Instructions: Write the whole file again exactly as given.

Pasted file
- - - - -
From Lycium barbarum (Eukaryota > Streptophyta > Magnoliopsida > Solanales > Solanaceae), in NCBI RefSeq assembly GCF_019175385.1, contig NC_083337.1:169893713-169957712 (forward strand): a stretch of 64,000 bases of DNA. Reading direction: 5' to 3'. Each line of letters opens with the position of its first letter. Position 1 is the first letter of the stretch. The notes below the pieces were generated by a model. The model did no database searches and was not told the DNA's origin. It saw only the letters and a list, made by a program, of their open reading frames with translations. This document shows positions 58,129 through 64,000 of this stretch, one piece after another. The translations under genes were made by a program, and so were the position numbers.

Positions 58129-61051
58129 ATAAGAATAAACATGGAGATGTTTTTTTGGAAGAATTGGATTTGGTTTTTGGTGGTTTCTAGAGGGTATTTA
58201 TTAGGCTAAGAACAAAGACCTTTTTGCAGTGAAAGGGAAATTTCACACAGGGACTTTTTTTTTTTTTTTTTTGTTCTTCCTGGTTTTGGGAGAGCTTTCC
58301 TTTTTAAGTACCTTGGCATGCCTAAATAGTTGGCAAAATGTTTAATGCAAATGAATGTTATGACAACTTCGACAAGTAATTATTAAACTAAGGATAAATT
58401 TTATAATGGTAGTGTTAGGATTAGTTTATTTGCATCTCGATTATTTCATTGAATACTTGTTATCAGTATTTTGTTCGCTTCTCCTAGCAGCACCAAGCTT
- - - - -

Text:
From Lycium barbarum (Eukaryota > Streptophyta > Magnoliopsida > Solanales > Solanaceae), in NCBI RefSeq assembly GCF_019175385.1, contig NC_083337.1:169893713-169957712 (forward strand): a stretch of 64,000 bases of DNA. Reading direction: 5' to 3'. Each line of letters opens with the position of its first letter. Position 1 is the first letter of the stretch. The notes below the pieces were generated by a model. The model did no database searches and was not told the DNA's origin. It saw only the letters and a list, made by a program, of their open reading frames with translations. This document shows positions 58,129 through 64,000 of this stretch, one piece after another. The translations under genes were made by a program, and so were the position numbers.

Positions 58129-61051
58129 ATAAGAATAAACATGGAGATGTTTTTTTGGAAGAATTGGATTTGGTTTTTGGTGGTTTCTAGAGGGTATTTA
58201 TTAGGCTAAGAACAAAGACCTTTTTGCAGTGAAAGGGAAATTTCACACAGGGACTTTTTTTTTTTTTTTTTTGTTCTTCCTGGTTTTGGGAGAGCTTTCC
58301 TTTTTAAGTACCTTGGCATGCCTAAATAGTTGGCAAAATGTTTAATGCAAATGAATGTTATGACAACTTCGACAAGTAATTATTAAACTAAGGATAAATT
58401 TTATAATGGTAGTGTTAGGATTAGTTTATTTGCATCTCGATTATTTCATTGAATACTTGTTATCAGTATTTTGTTCGCTTCTCCTAGCAGCACCAAGCTT